Sports dentistry focuses on the prevention and treatment of dental injuries and its related oral diseases, as well as shared information and equipment specifically designed to help protect not only the teeth, but the mouth, jaw, and face of athletes of all ages. Injuries to the teeth and mouth unfortunately can and do occur among athletes. It’s important to be proactive protecting your child’s smile if he/she plays sports, for aesthetics as well as health reasons.
Common Dental Injuries In Sports:
Tooth knocked out
- Time is of the essence when trying to save a tooth, so get to our office as soon as possible. In general, there is a 60-minute window of opportunity to re-implant the tooth in the socket.
- If comfortable re-implantingthe tooth, gently rinse off any debris from the tooth and re-insert, making sure the tooth is in the right orientation. If you’re unsure, please call us.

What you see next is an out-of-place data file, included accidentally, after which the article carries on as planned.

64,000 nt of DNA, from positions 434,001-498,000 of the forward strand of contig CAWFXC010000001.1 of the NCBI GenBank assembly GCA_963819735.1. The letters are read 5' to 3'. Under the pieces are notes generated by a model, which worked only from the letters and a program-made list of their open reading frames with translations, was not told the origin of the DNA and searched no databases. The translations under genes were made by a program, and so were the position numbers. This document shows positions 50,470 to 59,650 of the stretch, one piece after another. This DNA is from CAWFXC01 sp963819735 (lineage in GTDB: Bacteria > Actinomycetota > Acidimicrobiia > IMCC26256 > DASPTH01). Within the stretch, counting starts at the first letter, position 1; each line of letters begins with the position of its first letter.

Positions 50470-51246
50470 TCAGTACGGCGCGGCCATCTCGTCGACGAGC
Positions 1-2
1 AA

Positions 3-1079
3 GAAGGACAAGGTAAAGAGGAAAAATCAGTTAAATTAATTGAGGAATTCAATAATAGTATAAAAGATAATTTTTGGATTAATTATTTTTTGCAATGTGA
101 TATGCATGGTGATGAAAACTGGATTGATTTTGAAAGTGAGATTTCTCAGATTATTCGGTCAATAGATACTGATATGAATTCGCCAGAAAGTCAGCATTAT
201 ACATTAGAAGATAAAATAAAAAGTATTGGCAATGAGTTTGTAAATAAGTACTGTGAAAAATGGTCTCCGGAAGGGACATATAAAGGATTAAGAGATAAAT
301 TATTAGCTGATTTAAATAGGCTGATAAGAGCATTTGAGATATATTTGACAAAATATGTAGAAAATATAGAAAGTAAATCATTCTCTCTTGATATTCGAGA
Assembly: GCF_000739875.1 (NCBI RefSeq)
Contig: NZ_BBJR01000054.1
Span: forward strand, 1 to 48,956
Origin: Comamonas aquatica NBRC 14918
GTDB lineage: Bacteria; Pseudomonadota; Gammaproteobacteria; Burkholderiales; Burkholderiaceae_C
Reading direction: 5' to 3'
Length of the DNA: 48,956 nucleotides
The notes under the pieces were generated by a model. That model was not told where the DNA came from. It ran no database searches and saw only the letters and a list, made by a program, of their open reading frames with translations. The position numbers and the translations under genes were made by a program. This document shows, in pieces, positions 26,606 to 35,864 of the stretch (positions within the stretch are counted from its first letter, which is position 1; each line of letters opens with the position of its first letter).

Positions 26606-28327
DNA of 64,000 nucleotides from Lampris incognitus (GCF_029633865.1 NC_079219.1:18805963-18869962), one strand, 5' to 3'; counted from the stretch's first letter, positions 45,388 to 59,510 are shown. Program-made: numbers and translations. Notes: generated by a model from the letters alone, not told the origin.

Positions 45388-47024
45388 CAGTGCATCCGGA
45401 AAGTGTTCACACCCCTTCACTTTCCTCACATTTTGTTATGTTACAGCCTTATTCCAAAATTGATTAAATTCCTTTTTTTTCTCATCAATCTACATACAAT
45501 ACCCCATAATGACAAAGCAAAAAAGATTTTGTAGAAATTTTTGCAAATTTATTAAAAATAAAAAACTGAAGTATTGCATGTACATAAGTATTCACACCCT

- The best liquid to transport a tooth in is cold milk. If milk is not available, use saliva (if possible), saline, or if nothing else is available, water.
- Don’t let the tooth dry out and don’t wrap it in anything.
- Don’t touch the tooth root if you can avoid it.
- Dr. Herzog will likely use an X-ray of the tooth to determine the treatment necessary.
- For a serious chip that exposes the pulp of the tooth, arrive at our office as soon as possible.
- If a tooth is chipped or cracked, it perhaps can be fixed solely with a filling or bonding.
- When a tooth is cracked or chipped in a way that affects the nerve of the tooth, and a more complicated treatment may be necessary.
- If a tooth is moved due to trauma, see us as soon as possible to assess the situation.
- Do not try to move the tooth back on your own.
- Apply ice for any mouth discomfort before you get to our office.
The best way to prevent injury to your child’s teeth and mouth while playing sports is to wear a mouthguard. There are several types of mouthguards to choose from. Let us help you choose the best one to suit your child’s particular needs.